Q. Once I give up my job, I did not give discover, and it wasn’t a pleasant parting of the way.
My former boss was a jerk and a bully, and I lastly determined I had sufficient.
On my means out the door, my boss jogged my memory that the non-compete I might signed when he employed me included an settlement to not solicit any former clients or coworkers for 12 months. My boss warned me he’d be monitoring my social media accounts and would sue if I attempted to “steal” his clients.
The issue — most of my former employer’s clients and all of my former coworkers are related to me on LinkedIn. Though I did not attain out to them, they came upon the place I used to be from my standing updates, and a number of other have contacted me to see if they will comply with me to my new employer. Thus far, I have never responded to any of those contacts, but when I do, can my boss sue and win, given my connections reached out to me, quite than the opposite method round?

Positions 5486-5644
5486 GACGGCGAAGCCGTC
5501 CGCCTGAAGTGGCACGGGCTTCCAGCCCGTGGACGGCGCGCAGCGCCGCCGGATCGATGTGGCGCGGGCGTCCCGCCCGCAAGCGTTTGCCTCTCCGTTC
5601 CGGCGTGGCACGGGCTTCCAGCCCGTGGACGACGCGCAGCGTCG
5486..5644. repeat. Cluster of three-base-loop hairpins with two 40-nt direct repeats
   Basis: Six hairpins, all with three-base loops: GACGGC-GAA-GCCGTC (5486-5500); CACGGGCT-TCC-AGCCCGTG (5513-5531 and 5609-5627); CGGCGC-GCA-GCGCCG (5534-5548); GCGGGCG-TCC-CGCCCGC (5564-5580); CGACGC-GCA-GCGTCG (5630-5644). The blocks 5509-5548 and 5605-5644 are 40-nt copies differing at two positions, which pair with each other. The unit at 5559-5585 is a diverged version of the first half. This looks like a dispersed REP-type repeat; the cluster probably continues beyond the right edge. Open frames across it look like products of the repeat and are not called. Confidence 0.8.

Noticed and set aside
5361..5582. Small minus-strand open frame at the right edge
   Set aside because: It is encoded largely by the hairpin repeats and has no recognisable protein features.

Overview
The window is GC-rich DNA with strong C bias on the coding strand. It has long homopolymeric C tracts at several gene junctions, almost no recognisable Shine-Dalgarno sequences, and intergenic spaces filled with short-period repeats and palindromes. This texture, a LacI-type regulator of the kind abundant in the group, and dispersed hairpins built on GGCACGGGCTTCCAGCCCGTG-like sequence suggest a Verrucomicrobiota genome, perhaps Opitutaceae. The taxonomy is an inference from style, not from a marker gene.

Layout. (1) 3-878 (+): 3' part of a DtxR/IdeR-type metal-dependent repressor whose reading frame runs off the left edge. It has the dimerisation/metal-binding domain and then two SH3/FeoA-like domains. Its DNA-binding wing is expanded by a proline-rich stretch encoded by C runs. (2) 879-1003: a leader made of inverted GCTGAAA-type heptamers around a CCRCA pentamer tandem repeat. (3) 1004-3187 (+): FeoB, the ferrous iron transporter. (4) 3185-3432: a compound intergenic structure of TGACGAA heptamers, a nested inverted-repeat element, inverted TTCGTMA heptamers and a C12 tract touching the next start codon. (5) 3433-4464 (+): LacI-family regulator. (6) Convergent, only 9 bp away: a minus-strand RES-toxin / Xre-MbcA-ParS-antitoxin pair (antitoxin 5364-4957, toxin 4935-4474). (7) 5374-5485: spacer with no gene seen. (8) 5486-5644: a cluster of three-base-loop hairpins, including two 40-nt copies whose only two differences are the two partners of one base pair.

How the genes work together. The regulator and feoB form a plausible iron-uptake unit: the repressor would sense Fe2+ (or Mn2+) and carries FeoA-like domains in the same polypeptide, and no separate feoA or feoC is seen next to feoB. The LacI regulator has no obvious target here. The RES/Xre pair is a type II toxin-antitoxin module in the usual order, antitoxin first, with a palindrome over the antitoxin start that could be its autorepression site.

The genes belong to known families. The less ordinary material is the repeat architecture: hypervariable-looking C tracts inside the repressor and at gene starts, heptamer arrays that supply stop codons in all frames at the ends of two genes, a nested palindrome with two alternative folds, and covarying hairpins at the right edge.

A. The reply might depend upon whether or not the content material and substance of your updates and different social media outreach has been passive or lively.
When a former worker despatched invites to former coworkers to attach by way of LinkedIn, an Illinois Courtroom dominated that the worker hadn’t violated his non-compete (Bankers Life & Casualty Co. v. American Senior Advantages, LLC).
Based on the June 2017 determination, the invites to attach have been despatched by means of generic emails that did not talk about both the present or former employer. Additional, the emails did not ask recipients to view open job positions or depart their employer.
Equally, in Invidia, LLC v. DiFonzo, the ex-worker, a hair stylist, had turn into Fb associates with eight shoppers of her former employer. When she left Invidia, she made a public announcement on her Fb web page that introduced her new employment at a competing hair salon. After her publish, ninety former Invidia shoppers canceled or did not reschedule appointments. A Massachusetts state courtroom decide did not discover a clear violation of the hairstylist’s nonsolicitation settlement.
In distinction, in Coface Collections North America Inc. v. Newton, an appeals courtroom affirmed the employer’s enforcement of a non-solicitation/non-competitors settlement after a former worker posted on LinkedIn the date on which his restrictive covenant would expire and inspired “skilled professionals” to contact him about employment together with his new firm. Newton additionally despatched Fb pal requests to a number of former co-staff and urged them to view his posted job…